The Case for a Bigger House: The first in my American Politics series sponsored by PBS and RayCon. The purported purpose of the House of Representatives is to adequately represent the people of the United States in government. Since its creation, as the country has grown, it grew too in order to keep fairly representing the people. Then, in 1913, it stopped. Why? Lol idk.

The Weight Loss Benefits of an All-Brain Diet: Prion disease might be my number one fear. “Zombie deer” doesn’t begin to describe it. Imagine every cell in your brain gradually (very fast gradually) being overwritten by garbage code. It’s like using Facebook, but it kills you faster.

An American Franksgiving: Remember when the President moved Thanksgiving? This is the family-friendly, pilgrims-and-Indians kickoff cookout story of why we celebrate Thanksgiving when we do.

Our Democracy Is Dumb: I’ve gone off the deep end. This one’s about voting systems and how ours is nasty nonsense. If you’ve watched the same CGP Grey videos I have, you can probably skip this one, as long as you agree to support electoral reform when we get to it in 2064.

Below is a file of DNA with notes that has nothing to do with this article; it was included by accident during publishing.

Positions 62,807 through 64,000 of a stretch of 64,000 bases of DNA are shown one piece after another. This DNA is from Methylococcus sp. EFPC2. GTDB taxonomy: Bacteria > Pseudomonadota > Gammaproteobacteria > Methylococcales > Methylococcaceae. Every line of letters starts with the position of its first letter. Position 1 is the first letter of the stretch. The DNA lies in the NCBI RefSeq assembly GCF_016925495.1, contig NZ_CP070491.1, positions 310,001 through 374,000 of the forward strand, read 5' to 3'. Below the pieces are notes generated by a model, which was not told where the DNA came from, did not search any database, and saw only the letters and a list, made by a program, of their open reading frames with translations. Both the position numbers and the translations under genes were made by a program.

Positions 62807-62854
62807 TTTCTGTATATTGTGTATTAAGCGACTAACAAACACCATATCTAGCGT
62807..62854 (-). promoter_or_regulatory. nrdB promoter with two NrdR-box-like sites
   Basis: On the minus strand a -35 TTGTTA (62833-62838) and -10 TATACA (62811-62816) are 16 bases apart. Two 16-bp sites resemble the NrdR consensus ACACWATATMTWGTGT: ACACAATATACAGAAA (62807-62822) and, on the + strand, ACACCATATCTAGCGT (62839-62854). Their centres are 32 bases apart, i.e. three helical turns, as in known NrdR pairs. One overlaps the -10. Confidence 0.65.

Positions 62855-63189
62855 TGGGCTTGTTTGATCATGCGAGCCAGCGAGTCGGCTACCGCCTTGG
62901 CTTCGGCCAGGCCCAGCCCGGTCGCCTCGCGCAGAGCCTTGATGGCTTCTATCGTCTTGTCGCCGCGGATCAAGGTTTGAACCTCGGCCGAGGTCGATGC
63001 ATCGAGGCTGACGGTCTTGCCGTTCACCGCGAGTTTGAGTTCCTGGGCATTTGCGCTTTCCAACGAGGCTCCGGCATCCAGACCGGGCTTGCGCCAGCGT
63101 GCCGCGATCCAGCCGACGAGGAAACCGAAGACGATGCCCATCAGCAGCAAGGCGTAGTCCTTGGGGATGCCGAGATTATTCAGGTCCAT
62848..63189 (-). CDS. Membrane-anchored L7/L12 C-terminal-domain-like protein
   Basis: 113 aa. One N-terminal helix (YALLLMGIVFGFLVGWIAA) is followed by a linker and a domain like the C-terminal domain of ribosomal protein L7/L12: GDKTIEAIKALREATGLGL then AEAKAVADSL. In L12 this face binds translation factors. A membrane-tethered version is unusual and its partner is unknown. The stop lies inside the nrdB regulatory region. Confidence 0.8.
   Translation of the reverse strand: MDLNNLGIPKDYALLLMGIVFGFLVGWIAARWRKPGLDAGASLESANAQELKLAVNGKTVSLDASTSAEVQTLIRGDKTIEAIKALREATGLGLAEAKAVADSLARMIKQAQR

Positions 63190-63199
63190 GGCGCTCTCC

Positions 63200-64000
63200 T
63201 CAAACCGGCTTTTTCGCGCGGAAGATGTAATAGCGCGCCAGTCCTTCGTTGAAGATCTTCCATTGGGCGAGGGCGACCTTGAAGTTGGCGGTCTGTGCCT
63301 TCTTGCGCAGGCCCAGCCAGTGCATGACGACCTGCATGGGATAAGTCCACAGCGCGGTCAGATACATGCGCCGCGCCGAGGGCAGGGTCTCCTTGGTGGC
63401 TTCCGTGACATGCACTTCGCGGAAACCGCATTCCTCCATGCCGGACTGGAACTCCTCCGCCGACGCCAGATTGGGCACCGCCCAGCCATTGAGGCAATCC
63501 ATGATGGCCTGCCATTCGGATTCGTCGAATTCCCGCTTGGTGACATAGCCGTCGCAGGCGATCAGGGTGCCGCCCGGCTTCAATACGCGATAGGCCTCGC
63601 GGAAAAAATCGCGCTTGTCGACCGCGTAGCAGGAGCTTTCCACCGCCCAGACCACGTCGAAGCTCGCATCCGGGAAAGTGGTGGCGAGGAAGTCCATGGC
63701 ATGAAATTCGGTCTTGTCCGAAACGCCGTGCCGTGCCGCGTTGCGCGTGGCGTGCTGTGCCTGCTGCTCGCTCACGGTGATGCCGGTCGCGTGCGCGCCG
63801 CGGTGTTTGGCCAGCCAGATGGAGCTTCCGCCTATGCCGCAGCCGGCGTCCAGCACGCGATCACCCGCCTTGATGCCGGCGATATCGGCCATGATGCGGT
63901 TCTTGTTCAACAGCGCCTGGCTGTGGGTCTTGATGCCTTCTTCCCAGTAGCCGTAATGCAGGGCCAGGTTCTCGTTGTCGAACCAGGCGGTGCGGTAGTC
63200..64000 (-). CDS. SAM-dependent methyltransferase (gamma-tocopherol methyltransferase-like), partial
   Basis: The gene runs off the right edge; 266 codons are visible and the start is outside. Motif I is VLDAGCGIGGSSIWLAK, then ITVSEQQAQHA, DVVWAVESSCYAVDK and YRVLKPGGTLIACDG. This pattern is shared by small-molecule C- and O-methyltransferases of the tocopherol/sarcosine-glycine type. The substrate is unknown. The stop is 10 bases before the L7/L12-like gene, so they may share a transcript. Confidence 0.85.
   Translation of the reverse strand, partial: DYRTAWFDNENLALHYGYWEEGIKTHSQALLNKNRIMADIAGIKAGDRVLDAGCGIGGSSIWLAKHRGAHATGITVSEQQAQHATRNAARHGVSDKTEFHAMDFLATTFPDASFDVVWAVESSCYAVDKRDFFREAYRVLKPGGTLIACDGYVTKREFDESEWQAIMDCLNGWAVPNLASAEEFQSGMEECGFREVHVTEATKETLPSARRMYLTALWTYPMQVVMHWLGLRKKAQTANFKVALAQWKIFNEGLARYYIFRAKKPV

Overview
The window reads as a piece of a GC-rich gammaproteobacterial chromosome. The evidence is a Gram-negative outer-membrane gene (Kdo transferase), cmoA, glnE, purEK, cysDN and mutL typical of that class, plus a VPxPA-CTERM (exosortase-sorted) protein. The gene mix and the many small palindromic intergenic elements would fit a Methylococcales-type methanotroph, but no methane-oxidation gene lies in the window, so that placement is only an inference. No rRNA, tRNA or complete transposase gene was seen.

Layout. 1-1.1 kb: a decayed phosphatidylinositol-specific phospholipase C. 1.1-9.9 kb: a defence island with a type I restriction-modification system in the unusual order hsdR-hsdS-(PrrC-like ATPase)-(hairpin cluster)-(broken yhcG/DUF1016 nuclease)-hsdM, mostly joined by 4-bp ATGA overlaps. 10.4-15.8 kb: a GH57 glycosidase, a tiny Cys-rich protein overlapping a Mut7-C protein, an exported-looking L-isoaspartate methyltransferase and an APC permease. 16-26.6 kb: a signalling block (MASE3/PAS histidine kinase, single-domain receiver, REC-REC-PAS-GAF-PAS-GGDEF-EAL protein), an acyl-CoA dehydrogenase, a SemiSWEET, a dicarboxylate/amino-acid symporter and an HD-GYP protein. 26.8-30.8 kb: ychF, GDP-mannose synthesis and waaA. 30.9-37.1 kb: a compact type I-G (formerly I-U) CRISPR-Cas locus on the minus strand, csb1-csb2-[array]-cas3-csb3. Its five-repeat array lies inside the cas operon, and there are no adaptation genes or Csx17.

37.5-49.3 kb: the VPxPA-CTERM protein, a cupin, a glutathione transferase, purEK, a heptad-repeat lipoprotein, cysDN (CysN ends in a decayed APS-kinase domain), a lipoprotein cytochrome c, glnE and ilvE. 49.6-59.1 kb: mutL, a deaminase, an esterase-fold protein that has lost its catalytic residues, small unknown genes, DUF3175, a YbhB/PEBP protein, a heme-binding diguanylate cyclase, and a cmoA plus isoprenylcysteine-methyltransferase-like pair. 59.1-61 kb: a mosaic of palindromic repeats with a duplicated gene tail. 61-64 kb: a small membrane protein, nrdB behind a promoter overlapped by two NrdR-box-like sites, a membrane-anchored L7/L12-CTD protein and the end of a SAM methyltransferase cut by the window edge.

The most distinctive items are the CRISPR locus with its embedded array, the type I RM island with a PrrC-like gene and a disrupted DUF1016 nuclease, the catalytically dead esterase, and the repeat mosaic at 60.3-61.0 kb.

Catalonia’s Coprophilic Christmas: I can’t leave Barcelona’s holiday poop traditions alone. Last time I talked about their pooping Christmas log. This one’s about their pooping Christmas guy, a traditional defecating figure they include in their nativity scenes. Let’s wax philosophical about the pope taking a poop.

The Grapevine – Here Comes Santa Claus: This is still the most recent podcast I’ve put out. It’s the story of Santa Claus and how a weird Catholic Saint became a pagan demigod.

844,000 Feet Under the Sea: The Netherlands dredged an entire province from the ocean. How fucking insane is that? Imagine creating East Virginia or New Newfoundland with land that used to be underwater. I can’t wrap my head around it, but I wrote about it anyway.

China’s Counterfeit Cities: China is the world’s manufacturing hub. The country that makes and ships iPhones and luxury clothing just also happens to ship a lot of fake iPhones and luxury clothing. I couldn’t afford to be a hypebeast without it. But China’s counterfeit culture goes a whole lot deeper; they’ve started copying entire cities, from Paris and Amsterdam to Jackson Hole, Wyoming.